A Bill to protect animals from harm should be altered to enable registered breeders to be exempt from certain laws, a Victorian Liberal MP says.
The new laws proposed by the Victorian government will put tighter restrictions on breeders to fight back against unethical puppy farms, where animals are often mistreated.
Hastings MP Neale Burgess told The Newsroom he expects parts of the Domestic Animals Amendment (Puppy Farm and Pet Shops) Bill 2016 “will be wiped away” as hearings enter their second week.
The restrictions, for the first time, will also apply to registered breeders of purebred dogs, and some say they’ll be forced to quit the industry.
Addressing a crowd of Shetland Sheepdog enthusiasts in Somerville in Melbourne’s south-east, Mr Burgess said ethical registered breeders of purebreds shouldn’t be included as puppy farmers and backyard breeders.
He added the proposed changes would be good for everyone.
“I think that everybody will like what the recommendations will be because they are based on common sense,” he said.
The cost of registering to operate a Domestic Animal Business and creating an outdoor facility is too expensive said Kerry Walls, former president of the not-for-profit Shetland Sheepdog Club of Victoria Inc.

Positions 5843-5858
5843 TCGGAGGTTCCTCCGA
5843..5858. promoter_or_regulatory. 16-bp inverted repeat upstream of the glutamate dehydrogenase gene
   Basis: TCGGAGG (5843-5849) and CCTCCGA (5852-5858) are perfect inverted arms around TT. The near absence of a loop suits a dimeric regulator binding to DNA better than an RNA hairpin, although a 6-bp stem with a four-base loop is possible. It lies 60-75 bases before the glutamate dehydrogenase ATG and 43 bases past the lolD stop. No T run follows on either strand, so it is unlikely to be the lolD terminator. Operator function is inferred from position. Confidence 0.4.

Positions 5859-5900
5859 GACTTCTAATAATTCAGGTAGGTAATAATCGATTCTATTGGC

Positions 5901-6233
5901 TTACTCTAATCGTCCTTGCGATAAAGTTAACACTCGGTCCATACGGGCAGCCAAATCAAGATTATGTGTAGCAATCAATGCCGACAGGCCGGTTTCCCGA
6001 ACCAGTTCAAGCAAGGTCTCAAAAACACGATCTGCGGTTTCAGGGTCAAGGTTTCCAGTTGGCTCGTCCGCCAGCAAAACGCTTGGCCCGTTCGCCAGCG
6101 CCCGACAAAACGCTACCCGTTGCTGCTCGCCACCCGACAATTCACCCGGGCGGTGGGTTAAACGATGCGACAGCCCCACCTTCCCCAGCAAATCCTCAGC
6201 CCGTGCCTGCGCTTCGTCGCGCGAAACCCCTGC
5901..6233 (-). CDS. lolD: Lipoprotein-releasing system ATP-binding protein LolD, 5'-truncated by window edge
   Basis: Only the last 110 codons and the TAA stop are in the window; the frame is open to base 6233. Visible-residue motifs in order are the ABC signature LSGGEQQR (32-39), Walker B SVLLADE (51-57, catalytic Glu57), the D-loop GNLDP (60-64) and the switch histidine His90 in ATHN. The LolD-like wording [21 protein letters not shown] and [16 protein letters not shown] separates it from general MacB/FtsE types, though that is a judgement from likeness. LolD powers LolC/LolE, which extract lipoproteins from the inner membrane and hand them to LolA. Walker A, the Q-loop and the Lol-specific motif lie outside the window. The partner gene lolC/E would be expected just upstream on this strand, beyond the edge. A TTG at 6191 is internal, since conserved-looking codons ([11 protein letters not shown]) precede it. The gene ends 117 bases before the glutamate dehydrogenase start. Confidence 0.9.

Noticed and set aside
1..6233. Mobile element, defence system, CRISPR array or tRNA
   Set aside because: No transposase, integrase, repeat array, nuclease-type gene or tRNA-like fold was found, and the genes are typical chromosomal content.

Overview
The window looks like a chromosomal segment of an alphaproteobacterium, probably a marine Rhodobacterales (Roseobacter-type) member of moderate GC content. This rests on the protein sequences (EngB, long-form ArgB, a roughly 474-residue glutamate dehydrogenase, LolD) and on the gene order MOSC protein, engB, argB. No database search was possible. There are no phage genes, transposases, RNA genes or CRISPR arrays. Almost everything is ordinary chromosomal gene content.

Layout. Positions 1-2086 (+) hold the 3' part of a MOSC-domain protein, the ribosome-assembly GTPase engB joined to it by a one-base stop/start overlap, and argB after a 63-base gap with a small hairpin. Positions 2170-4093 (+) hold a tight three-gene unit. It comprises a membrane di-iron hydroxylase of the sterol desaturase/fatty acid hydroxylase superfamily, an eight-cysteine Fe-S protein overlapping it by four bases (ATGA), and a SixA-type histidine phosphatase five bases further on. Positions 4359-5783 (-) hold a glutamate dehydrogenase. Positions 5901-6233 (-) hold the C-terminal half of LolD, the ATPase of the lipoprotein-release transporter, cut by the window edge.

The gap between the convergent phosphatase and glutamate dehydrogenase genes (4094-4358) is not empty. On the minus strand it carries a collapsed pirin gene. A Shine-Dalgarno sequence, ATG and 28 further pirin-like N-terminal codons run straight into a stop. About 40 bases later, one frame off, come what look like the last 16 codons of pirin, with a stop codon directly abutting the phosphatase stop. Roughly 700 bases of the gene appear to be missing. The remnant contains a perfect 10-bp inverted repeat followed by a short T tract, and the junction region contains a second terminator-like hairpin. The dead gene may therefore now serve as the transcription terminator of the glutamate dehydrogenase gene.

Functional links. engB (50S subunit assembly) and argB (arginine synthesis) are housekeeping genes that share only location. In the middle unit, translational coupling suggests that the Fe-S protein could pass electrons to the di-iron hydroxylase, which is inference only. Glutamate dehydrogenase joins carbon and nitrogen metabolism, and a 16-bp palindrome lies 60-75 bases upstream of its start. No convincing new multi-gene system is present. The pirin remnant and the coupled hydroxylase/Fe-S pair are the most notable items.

“I know so many breeders who have said ‘I will have to quit’,” Ms Walls told The Newsroom.
Keeping the pampered pets outdoors in kennels would be a change from sleeping in their owner’s beds and lounging on couches all day. The kennels would be required to have heating, cooling and whelping boxes for when a dog is ready to give birth. However, Ms Walls said she prefers to have her animals inside when it’s time to give birth.
“We do it for the love of the breed, not for the money,” she said.
Anne Jones, a breeder of British Shorthair cats, said it’s important to understand the difference between an ethical registered breeder and a backyard breeder.
“By attacking us and putting us at the same level, it’s more than an insult. It’s heartbreaking,” she told The Newsroom.
Hearings for the bill are continuing in the Victorian Parliament after the government suffered severe backlash over the proposed amendments.
Wayne Fleming, President of Dogs Victoria said in a statement: “While we cannot support this Bill in its current form, we continue to extend our full support in working with the government and the sector on a transparent regulatory framework that meets both community expectations and ensures Dogs Victoria breeders can continue to breed healthy, well socialised puppies for loving homes.”
A petition calling for an “evidence-based approach to issues around animal welfare and the pet industry” has attracted more than 11,000 signatures. – Melissah Dierickx-Bosmans
Photo by Melissah Dierickx-Bosmans